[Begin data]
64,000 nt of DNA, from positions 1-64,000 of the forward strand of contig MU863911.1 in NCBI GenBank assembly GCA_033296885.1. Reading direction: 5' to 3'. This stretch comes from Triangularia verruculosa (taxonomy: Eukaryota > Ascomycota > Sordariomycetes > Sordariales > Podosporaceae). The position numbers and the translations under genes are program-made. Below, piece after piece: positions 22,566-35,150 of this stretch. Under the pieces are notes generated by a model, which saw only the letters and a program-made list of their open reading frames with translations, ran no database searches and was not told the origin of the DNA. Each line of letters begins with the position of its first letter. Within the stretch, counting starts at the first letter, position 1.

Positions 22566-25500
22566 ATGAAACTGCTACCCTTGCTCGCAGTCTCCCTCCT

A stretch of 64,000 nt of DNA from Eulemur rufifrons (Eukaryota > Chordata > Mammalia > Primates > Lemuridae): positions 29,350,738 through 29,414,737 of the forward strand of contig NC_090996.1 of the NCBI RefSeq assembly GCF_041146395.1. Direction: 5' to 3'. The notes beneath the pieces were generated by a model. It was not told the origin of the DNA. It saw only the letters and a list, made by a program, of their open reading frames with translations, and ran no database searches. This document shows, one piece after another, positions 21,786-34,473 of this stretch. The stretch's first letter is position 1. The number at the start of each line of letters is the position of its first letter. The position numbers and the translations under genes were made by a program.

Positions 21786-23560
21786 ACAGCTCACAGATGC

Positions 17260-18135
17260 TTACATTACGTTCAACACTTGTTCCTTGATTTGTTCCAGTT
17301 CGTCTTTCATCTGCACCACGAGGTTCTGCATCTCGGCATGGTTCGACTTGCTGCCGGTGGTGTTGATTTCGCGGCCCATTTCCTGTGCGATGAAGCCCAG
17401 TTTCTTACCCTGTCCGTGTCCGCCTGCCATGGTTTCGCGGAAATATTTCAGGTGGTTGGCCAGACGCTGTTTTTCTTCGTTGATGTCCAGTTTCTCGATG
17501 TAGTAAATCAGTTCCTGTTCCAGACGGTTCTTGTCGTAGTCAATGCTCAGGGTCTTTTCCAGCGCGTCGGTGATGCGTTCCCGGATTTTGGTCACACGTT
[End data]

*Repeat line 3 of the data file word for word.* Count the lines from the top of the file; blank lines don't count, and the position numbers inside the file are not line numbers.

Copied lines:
22566 ATGAAACTGCTACCCTTGCTCGCAGTCTCCCTCCT